I've heard the "restraint is just for the sire's protection" plenty, too. I'm sure it's sometimes required by insurance companies whether it's really needed or not, but it sounds like you strong-armed an animal into doing something she was uncomfortable to begin with, for whatever reason. If she hadn't freaked-out, then the "safety" bit might fly, but as you described the situation, all was not going well, the bitch freaked-out, and that's when the muzzle came out and her owner restrained her. Sometimes doing that sort of thing has no lasting consequences, but I've had to remediate a lot of the consequences of this sort of behavior when an animal isn't allowed to work things out for themselves and they're hurried-along against their will. And yes, some of those mistakes I've remediated have been my own.
"Or, maybe she has health or temperament issues." Like Maverick this bitch is more than fully health tested and temperament tested. String of titles, she's just a maiden bitch. Similar to a virgin, she was scared. She's never been around male dogs who have tried to hump her, this is not an uncommon reaction and I think it was even mentioned earlier in this thread by another breeder.
Temperament testing is nice and well, but there are folks who give tests more credit than what they can see with their own eyes. If she was simply apprehensive, then she probably would get over that on her own fairly quickly. "Screaming bloody murder" doesn't sound like apprehension, but maybe you just didn't describe it very well? That phrasing, plus muzzle, plus restraining the bitch, is what doesn't set particularly well with me. Even if it was actually just apprehension, how would strong-arming her through it help? When a child is nervous about getting into the pool, is the answer to shove them into the deep end?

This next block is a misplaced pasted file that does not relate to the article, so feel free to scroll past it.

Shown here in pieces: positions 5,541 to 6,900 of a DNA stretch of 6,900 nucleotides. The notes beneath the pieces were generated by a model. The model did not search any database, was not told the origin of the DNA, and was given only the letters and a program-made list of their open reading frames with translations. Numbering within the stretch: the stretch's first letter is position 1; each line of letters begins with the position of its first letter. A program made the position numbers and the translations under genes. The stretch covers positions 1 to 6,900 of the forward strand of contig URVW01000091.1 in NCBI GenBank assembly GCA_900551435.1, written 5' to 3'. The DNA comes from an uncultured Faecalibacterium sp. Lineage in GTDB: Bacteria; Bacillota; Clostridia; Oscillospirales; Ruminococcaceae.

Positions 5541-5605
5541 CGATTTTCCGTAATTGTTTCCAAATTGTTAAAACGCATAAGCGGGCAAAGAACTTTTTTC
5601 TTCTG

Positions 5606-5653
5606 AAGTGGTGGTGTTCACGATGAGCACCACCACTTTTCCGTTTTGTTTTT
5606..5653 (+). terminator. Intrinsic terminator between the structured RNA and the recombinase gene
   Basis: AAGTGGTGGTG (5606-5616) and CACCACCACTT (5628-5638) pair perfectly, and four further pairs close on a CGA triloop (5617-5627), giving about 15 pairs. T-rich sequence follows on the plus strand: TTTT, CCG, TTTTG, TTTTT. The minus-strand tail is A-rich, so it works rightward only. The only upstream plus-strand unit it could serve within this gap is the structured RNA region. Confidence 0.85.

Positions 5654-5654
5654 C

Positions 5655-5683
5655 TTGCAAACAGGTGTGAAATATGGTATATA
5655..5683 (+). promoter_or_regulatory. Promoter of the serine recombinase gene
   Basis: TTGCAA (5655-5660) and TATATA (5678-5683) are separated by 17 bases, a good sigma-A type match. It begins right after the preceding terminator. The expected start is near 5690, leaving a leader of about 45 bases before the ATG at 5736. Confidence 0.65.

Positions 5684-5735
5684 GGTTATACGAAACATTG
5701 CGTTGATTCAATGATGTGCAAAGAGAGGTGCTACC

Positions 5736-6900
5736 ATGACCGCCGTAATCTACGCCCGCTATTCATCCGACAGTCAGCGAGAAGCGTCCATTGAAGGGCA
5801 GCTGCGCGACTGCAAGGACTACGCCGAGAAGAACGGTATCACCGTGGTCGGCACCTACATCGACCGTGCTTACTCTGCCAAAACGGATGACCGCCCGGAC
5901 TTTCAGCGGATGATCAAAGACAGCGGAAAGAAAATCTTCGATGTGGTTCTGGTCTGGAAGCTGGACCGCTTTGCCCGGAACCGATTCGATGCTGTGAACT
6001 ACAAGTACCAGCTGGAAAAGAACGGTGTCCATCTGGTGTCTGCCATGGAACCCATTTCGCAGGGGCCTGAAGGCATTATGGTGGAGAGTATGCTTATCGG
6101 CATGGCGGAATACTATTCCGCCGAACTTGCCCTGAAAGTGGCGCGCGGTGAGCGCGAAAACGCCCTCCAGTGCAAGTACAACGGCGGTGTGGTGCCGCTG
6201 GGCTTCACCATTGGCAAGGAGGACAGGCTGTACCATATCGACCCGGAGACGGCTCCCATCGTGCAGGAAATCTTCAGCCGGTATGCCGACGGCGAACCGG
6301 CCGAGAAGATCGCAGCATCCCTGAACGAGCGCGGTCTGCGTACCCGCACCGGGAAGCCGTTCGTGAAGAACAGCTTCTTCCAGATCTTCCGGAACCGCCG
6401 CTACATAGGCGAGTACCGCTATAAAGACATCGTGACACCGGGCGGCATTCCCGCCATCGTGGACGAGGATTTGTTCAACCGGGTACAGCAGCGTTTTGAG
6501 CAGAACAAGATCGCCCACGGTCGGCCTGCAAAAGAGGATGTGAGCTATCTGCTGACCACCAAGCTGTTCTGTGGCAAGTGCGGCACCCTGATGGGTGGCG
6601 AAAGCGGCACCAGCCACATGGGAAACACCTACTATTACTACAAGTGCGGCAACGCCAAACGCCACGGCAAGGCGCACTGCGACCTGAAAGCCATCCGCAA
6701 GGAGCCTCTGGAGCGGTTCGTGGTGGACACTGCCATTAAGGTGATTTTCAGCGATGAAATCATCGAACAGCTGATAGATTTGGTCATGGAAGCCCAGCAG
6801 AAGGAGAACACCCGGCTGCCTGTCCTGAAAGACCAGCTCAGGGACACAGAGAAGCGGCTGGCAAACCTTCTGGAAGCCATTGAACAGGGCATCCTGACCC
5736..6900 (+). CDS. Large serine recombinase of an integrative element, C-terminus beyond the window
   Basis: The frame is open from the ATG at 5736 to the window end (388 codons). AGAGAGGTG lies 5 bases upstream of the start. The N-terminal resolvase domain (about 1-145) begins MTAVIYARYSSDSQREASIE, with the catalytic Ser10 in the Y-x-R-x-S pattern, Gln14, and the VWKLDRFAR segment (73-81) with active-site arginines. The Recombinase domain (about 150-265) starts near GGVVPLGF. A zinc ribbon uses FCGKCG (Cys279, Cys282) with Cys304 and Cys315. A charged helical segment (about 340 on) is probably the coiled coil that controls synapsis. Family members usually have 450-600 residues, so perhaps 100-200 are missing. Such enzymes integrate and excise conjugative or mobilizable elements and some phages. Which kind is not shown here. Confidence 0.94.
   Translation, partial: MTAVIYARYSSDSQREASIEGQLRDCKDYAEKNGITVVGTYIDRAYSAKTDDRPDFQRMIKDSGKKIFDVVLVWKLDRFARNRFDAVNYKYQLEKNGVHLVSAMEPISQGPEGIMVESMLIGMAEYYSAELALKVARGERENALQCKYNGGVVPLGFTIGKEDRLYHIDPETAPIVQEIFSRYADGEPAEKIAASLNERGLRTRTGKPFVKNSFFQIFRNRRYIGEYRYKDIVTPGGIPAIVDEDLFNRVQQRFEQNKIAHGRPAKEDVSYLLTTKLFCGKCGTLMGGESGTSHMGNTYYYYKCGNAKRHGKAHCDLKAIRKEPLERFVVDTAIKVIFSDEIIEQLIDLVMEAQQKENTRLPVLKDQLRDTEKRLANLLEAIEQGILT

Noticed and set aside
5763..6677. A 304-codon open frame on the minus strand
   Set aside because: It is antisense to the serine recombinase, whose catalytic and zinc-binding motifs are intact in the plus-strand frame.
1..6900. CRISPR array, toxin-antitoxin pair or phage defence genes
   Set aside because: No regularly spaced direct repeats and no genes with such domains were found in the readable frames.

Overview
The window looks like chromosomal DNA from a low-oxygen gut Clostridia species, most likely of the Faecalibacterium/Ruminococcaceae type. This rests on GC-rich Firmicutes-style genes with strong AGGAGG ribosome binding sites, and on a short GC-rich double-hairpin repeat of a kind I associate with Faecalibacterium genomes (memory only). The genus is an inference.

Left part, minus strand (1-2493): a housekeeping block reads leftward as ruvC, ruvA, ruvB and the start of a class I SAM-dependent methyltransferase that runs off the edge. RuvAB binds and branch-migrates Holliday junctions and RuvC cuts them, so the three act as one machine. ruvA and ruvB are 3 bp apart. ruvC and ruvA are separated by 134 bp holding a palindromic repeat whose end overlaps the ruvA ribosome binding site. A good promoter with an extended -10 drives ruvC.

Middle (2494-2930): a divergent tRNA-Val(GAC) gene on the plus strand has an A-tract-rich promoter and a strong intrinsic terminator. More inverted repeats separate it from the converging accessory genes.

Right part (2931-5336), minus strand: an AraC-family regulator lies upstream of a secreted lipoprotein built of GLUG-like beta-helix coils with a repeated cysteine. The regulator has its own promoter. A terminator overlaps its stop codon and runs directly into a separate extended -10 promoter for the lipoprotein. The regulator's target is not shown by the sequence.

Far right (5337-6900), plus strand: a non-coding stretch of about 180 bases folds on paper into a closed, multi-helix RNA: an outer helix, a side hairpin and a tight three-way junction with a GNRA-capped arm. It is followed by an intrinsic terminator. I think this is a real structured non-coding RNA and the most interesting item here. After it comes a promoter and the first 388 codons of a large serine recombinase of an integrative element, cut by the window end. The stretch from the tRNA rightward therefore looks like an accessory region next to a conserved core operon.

"I'm not sure you did Mav any favors by setting him up for his first mating experience to be like this." I'm 100% sure Mav would disagree with you. Oh and I guess the bitch would too since when she saw him tonight her tail was wagging and she was nearly pulling her owners arm off. I guess she takes rape pretty well
Animals do need to learn to interact appropriately with other animals in a variety of situations. Mav was deprived of figuring this particular situation out for himself due to human interference. Maybe you'll always be present to help him through live covers, but it sounds like he received some very mixed messages. Maybe it's just me, but if one animal is warning another one to back-off, I'd tend to let those social cues stand and let them figure things out for themselves. That's how manners are learned.
Also, animals typically rebound very quickly once they're out of a situation. That doesn't mean they don't remember and won't have problems if they find themselves in that same situation again, whether it's getting bathed or groomed, having its hooves/claws trimmed, or taking a trip to the breeding shed. Maybe it won't be a problem. Maybe the bitch will have a bigger freak-out next time she's mounted. Guess that'll be a surprise. Hope it goes well & no harm was done.
The bottom line is that strong-arming animals through a mating is generally not something to be proud of just because it was expedient and many breeders do that all the time. It works far better just to take a break and try again later.
FWIW, there's absolutely nothing wrong with sharing the rest of your observations. I think that much is useful for the folks who are curious, since many didn't grow-up around this sort of thing and probably won't ever experience it themselves.